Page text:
By Joey Tartell, Associate Professor of Music in the Jacobs School of Music
In last week’s article published on Slate.com entitled “Practice Does Not Make Perfect,” the authors investigate two very different kinds of studies in an effort to find out why people succeed in, among other things, music. Their conclusions are as wrong as they are dangerous.
The first study used was on musicians from an elite Berlin music academy.
This was the result: “The major finding of the study was that the most accomplished musicians has accumulated the most hours of deliberate practice.”
Next, the authors examined 88 other studies that they found relevant. The results: “With very few exceptions, deliberate practice correlated positively with skill.”
The second study examined involved measuring twins. They had twins estimate the time they practiced music, then had them take a test on basic music abilities. What they found was: “…although the music abilities were influenced by genes- to the tune of about 38 percent, on average- there was no evidence they were influenced by practice.”
From that, the authors make the leap that, although practice and other factors are important: “…it does imply there are limits on the transformative power of practice.”
No. It does no such thing.
It implies that we all start from a different place. As a teacher, this is not surprising. Having taught beginning musicians to professionals, letting me know that not everyone starts from the same place seems obvious. Some kids have a beautiful sound from the moment they start playing. Others have the coordination that gives them better technique from day 1.
There is no correlation proven in this article between where people start and where they end. The authors do concede that there are many factors that lead to success.
But when they write: “There is now compelling evidence that genes matter for success, too.”, they have made a conclusion that can’t be backed up by their studies.
All they have proven is that, as humans, we’re all different, and that includes what we’ve learned about music up until the time of the tests given.
Let’s go back to the first studies, done on students studying at an elite academy, and the other 88 studies referenced by the authors. They consistently found that deliberate practice leads to higher skill. But in none of those studies were the students given tests before they started playing. Are we to assume that all of the studies show that students with “bad genes” are being weeded out?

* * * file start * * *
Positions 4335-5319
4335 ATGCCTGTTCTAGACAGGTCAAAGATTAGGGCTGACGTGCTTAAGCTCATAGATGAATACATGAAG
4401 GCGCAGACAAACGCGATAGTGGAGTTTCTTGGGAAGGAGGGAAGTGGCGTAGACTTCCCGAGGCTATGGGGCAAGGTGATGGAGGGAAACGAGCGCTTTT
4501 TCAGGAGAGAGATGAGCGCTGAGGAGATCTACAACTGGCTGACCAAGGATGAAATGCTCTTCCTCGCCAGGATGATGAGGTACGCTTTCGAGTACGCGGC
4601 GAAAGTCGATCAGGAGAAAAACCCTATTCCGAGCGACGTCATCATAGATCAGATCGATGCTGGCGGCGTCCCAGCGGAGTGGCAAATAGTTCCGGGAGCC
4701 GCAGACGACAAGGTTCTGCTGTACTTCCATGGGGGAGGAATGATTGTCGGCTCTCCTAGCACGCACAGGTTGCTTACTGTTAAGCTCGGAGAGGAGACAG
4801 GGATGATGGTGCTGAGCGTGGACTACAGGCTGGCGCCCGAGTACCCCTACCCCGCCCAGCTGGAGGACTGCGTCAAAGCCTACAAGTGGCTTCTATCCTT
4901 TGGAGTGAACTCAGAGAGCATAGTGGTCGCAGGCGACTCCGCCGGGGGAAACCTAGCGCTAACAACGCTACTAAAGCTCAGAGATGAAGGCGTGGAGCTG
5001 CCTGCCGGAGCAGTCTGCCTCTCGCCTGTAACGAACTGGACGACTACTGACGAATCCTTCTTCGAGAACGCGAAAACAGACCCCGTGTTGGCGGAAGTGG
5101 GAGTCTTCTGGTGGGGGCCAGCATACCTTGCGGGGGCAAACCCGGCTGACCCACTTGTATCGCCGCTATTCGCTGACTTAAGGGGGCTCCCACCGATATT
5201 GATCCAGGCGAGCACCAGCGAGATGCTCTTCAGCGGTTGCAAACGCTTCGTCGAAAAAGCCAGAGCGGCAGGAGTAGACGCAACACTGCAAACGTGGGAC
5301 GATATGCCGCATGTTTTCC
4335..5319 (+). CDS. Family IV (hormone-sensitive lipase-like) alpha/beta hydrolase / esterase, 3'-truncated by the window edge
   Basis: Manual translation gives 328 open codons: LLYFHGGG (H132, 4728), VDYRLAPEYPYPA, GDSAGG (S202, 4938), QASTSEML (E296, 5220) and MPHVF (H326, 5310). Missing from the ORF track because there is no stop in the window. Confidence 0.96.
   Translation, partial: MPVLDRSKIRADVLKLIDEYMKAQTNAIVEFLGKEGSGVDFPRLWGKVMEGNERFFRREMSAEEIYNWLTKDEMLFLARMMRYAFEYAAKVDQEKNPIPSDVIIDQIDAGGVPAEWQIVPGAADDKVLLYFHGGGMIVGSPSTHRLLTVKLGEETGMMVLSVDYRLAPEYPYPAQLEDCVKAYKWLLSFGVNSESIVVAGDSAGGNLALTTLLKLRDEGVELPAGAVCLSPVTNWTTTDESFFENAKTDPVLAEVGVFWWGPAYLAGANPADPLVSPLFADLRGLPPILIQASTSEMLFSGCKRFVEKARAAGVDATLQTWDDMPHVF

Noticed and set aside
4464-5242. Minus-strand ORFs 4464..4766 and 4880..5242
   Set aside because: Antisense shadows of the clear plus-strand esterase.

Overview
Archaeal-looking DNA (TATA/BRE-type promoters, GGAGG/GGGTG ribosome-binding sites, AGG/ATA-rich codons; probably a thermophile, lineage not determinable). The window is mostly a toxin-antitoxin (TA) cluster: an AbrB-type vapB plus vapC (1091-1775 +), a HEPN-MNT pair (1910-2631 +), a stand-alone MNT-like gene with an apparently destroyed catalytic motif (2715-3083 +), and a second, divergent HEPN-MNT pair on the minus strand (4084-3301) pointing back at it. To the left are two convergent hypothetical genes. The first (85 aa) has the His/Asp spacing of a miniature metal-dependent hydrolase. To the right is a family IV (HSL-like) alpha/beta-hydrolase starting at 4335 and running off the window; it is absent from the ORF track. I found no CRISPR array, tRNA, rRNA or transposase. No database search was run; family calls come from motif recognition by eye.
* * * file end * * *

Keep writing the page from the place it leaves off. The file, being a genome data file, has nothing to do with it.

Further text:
And let’s also look at the second studies. After testing these twins, has there been a follow up on those that have gone on to study music, and their success measured against the level of deliberate practice they put in?
Here’s why this kind of wrongheaded misuse of science is dangerous. First, it could encourage students to use the greatest of all excuses: ”they can’t possibly succeed; they don’t have the genes necessary!”
Second, it could encourage teachers to dismiss students who don’t make progress fast enough: “Clearly those students just don’t have the right genes!”
These are just variations on things that have been said for a long time: that person was “born with it,” or that person “just doesn’t have it.” Both are dismissive and wrongheaded. Saying one is “born with it” doesn’t recognize all the work that person has done to succeed. Telling a student they “just don’t have it” can destroy that person’s opportunity to succeed.
These studies have taught me two things:
- Each student is an individual with individual
strengths and weaknesses.
- Deliberate practice leads to higher skill.
Given these studies, I’ll continue doing what I’ve done my whole career as a teacher: work with each student as best as I can to help them become the best they can.
Associate Professor of Music (Trumpet)
Jacobs School of Music